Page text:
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Understanding Arab Reluctance to React to Iran’s Protests

Omar Munassar

While the world showed tremendous support for women protesting in Iran, reactions from Arab states were notably muted. Numerous political, ideological, and social factors limit the stance Arabs will take as they wait until the situation develops.

When protests in Iran broke out in September 2022 following the killing of 22-year-old Mahsa Amini by the morality police, the world showed immediate support for the outraged Iranian women who took to the streets. Unlike before, these protests gained momentum as popular demands shifted from greater freedoms and economic reforms to the overthrow of the oppressive regime. The Iranian government’s harsh repression, on the other hand, has sparked international condemnation and sanctions against officials and entities, including the morality police itself.

However, compared to strong responses from Western nations, Arab governments have stayed noticeably silent.

However, compared to strong responses from Western nations, Arab governments have stayed noticeably silent. This pattern of silence from Arab governments on internal Iranian issues, in contrast to Iranian involvement in Arab protests and revolutions, has been evident since the 2009 “green movement” in Iran and raises questions about the relationship between Arab states and Iran during times of popular upheaval. While certain Arab nations, including Saudi Arabia, harbor a desire for the downfall of the Iranian regime, their reluctance to engage with Iran’s protests and internal politics is due to a multitude of challenges and constraints.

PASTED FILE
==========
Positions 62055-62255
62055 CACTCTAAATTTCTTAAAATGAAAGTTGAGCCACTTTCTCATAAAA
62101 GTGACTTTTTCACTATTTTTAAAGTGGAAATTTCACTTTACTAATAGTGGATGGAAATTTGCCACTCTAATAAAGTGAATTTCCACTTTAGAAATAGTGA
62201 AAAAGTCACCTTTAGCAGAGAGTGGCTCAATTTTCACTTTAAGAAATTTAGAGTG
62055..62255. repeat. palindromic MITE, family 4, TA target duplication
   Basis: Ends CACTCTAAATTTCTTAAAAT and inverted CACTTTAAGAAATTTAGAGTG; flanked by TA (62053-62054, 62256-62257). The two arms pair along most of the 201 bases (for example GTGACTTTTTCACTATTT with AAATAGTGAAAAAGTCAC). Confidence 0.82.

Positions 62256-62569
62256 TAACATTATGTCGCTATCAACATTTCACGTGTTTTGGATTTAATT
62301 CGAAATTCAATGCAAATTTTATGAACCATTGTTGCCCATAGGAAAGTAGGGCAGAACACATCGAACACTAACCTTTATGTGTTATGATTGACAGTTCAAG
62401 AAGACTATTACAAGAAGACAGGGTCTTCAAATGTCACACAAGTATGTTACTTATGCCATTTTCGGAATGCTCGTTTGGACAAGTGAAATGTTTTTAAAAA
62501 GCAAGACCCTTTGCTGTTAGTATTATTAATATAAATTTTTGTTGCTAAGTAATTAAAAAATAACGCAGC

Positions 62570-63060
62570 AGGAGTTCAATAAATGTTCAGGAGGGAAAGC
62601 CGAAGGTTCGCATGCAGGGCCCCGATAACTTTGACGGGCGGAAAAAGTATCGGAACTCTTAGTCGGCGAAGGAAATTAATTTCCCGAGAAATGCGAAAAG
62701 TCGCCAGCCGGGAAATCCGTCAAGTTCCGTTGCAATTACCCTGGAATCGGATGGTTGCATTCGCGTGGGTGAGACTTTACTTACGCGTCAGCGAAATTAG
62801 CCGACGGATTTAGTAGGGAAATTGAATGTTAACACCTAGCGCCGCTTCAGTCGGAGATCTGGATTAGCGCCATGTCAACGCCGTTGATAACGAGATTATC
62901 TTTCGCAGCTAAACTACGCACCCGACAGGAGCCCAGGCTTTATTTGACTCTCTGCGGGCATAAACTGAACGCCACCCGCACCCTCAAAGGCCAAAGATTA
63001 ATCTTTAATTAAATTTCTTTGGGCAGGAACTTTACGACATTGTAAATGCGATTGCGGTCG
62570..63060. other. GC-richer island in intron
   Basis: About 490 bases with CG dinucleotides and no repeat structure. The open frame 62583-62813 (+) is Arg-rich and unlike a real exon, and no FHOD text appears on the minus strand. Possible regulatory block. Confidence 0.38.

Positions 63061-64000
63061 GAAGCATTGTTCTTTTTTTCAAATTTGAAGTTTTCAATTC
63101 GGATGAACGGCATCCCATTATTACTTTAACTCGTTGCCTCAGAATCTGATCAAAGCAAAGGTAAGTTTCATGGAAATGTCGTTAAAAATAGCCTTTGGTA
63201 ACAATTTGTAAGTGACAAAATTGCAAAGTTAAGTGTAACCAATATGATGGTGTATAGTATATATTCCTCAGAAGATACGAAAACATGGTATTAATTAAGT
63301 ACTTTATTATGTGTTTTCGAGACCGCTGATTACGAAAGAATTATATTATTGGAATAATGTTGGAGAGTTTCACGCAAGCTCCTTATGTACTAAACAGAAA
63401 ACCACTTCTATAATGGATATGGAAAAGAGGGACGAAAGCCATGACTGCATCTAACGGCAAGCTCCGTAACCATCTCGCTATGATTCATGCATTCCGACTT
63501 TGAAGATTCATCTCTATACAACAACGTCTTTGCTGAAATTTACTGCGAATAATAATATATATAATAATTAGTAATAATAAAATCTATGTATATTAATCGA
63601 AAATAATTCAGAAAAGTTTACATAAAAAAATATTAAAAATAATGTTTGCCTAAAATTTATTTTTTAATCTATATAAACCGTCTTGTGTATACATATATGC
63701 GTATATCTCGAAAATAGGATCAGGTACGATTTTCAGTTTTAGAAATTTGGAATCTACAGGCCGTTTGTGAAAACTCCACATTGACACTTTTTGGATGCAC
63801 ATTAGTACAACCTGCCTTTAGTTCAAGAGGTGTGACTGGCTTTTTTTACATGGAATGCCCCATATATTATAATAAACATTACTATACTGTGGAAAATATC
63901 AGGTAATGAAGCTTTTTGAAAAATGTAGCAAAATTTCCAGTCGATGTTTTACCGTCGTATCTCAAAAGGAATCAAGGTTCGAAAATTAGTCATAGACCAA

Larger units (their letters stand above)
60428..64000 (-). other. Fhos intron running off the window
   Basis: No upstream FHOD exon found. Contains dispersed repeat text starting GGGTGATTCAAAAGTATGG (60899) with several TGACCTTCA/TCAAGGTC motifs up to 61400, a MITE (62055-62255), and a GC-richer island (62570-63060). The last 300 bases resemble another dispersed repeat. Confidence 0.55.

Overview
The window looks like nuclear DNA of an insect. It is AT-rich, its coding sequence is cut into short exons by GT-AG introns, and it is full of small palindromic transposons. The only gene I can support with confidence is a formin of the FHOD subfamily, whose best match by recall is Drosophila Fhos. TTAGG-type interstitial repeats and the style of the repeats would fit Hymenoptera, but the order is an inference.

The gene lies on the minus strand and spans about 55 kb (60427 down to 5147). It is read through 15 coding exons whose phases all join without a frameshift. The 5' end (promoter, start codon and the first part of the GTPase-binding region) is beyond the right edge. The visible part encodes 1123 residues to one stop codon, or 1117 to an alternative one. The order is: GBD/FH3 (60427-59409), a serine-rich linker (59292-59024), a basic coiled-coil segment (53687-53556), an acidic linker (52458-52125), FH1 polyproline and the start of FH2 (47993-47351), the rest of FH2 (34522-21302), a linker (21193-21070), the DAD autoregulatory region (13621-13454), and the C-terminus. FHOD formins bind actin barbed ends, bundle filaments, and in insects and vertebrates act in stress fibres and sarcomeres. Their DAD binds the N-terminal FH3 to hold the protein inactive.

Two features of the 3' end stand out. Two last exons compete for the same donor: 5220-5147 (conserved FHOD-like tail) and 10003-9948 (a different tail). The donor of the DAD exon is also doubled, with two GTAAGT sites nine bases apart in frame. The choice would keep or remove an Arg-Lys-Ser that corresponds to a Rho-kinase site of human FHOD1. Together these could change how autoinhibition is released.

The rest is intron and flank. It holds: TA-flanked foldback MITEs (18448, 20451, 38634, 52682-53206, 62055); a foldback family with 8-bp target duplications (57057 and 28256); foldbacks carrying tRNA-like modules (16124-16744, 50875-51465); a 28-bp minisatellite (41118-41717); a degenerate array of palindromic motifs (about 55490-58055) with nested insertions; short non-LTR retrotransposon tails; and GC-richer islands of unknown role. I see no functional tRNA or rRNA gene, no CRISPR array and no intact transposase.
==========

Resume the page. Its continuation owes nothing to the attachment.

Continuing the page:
Many Arab governments, particularly those in the Gulf region, have a complex relationship with Iran. They may disapprove of the suppression of protests, but they also see Iran as a regional rival and may not want to give the impression of supporting domestic dissent, in effect allowing Iran to justify its interventionist policies elsewhere in the region.

The GCC nations, particularly Saudi Arabia, are grappling with the uncertainty surrounding the potential consequences of taking a unilateral adversarial approach towards Iran amid concerns about US security commitments and a decline in bilateral relations. Nevertheless, since the early days of the protests, Iranian authorities have repeatedly blamed foreign nations, including Saudi Arabia, for instigating the demonstrations.

In this vein, IRGC Commander-in-Chief Hossein Salami warned the Saudi leadership, saying, “You are involved in this matter and know that you are vulnerable; it is better to be careful.” This warning was in reference to media supported by Saudi Arabia, such as funding for Iran International TV, which broadcasts in both Persian and English from London. It also refers to other Saudi-funded media outlets like Al-Arabiya and newspapers like Al-Sharq Al-Awsat, Okaz, Al-Riyadh, and Al-Madina, as well as Qatari and Jordanian newspapers. Arab News, a Saudi English-language newspaper, even dedicated special coverage to the protests.

To such accusations, Prince Faisal bin Farhan, the Saudi Foreign Minister, stated that “a country that strengthens itself with good governance and a clear vision does not need to turn to the outside, and the Kingdom firmly adheres to the principle of non-interference in other countries’ internal affairs.” Meanwhile, the Wall Street Journal reported that Iran was planning to attack Saudi Arabia, either directly or through its allies, such as the Houthis in Yemen, allegedly to distract from the protests.

Given the past failures of protest movements to achieve their demands, it is understandable for Arabs to expect the current protests to fail or remain focused solely on reforms without aiming for regime change.